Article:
“Gender ideology is the devil’s work”: how to reconstruct Brazil’s economy under Bolsonaro?

Reconstruct Brazil’s economy
under Bolsonaro

4 min read
Foto: Unsplash/ Marina Vitale

Brazil was built on slavery and patriarchy. The effects of these fundamentals are still visible, for example with the country presenting high rates of femicide, a large share of its Black women in the informal labour market and a huge income inequality. Although the 1988 Federal Constitution was enacted – to counter the effects of the military dictatorship, which ended in 1985 - much was still to be done. But the countering of racial and gender inequalities has been eclipsed by a generalized budget cut to social spending since 2015, which has made the Brazilian population even more vulnerable.

During the Covid-19 crisis Brazil is still facing, gender inequalities have gained the spotlight. Since early 2020, when the virus reached Brazil, the country has seen the closing of schools and day care centres, the increase in domestic work and in domestic violence and an impoverishment especially of (black) women, hit by the impacts of the crisis in the informal labour market. During the crisis, gender inequality has become more pronounced and more visible.

Even so, during the crisis, Brazil’s Federal Government (led by President Jair Bolsonaro) has had close to zero gender lens in promoting emergency public policies, because it does not even believe in gender inequalities as a social issue, rather than a “natural” or “God-given” fact, as other authoritarian regimes worldwide. In 2019, at an evangelical rally, Bolsonaro declared that “gender ideology is the devil’s work”. With such an ideal, what can one expect of public policies? Under Bolsonaro, since 2019, the budget allocated to gender issues has been shrinking even further, but also the policies put in place are changing to a conservative view, under the Minister Pastor Damares Alves, currently at the Ministry of Women, Family and Human Rights. And, under Bolsonaro and Covid-19, the only public policy with a gender lens was the “Auxílio Emergencial” (Emergency Benefit – EB), a temporary cash transfer programme aimed at those at extreme poverty and at those in the informal labour market. EB was only implemented because of pressure both from the National Congress and from society. Its gender lens is due to a double benefit given to single mothers. However, as 2020 ended and Brazil faced the worst of the healthcare crisis in early 2021, the government abruptly cut the benefit, leaving the poor and vulnerable at strand. The EB was only resumed in April 2021, but with much lower values.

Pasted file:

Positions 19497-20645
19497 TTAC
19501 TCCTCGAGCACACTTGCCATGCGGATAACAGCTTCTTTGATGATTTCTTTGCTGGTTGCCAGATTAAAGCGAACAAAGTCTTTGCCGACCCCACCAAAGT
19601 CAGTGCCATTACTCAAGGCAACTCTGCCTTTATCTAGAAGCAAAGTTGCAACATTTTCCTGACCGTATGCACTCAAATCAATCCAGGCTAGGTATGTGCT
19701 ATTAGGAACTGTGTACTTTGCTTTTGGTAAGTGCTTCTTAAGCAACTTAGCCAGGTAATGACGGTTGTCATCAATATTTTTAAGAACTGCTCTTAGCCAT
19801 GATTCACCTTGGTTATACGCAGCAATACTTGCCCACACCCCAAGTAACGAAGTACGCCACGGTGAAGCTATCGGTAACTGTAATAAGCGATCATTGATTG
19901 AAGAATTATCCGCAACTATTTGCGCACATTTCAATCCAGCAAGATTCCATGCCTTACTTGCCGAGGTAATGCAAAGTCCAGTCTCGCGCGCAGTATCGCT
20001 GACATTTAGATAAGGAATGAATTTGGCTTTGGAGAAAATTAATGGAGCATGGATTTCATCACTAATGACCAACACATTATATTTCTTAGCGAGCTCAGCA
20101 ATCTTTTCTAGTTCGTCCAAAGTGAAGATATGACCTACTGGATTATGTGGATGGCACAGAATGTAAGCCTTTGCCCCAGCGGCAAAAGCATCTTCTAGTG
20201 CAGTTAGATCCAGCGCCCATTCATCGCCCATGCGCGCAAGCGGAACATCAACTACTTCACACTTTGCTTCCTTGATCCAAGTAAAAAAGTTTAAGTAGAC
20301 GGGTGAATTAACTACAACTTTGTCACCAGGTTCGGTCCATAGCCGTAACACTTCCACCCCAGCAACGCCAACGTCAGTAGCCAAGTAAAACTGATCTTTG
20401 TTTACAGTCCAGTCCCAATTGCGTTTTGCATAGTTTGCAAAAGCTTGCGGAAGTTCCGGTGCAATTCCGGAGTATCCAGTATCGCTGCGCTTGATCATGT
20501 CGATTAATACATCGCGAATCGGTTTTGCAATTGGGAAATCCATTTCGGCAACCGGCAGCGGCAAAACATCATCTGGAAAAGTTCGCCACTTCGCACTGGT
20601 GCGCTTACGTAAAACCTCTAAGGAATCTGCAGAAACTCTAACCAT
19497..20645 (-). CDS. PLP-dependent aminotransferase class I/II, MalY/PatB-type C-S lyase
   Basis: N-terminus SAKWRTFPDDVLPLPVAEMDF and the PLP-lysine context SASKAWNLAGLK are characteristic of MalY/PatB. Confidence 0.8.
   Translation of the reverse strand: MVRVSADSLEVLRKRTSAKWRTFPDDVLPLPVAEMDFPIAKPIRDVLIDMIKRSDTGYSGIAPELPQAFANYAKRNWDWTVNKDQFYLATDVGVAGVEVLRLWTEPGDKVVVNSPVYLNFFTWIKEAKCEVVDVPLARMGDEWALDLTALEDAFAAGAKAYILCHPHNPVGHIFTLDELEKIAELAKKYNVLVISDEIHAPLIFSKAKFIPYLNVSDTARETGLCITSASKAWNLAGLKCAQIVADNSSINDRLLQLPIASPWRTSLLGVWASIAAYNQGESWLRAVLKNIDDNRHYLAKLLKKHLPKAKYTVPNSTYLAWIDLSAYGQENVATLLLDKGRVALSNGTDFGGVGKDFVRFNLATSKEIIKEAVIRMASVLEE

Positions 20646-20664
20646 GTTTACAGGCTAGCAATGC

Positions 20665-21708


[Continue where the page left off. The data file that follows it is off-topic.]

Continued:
Several public policies which could have been proposed and enacted during the crisis to counterbalance the gender effects of the crisis were not mobilized. Due to this approach of not taking gender inequalities (but also racial, regional and social inequalities) into account during the crisis, they are set to rise in Brazil as those in a privileged position stand out. Had the government been more proactive in counteracting the effects of the crisis – which exacerbates gender inequalities – during the crisis, the situation for women could have been better. However, inequalities are increasing and therefore demand an extra effort after the crisis if the society agrees on the need to reduce them.

As Brazil is still under the effects of Covid-19 (only 28% of the population fully vaccinated), it is still difficult to talk of “reconstruction”. However, the hint given by the government in the 2021 budget is worrisome: Jair Bolsonaro sent a budget proposal for 2021 disregarding the need to counterbalance the effects of Covid-19, as if the pandemic was already over and as if there was no need of new policies to compensate the loss of jobs and well-being during the crisis. Preference was again given to fiscal austerity, not to lives and livelihoods. In this sense, there was (and is, in the near future), little scope for a gender lens of the reconstruction of the Brazilian economy. Unless social pressure on the government grows.

Read the article in Italian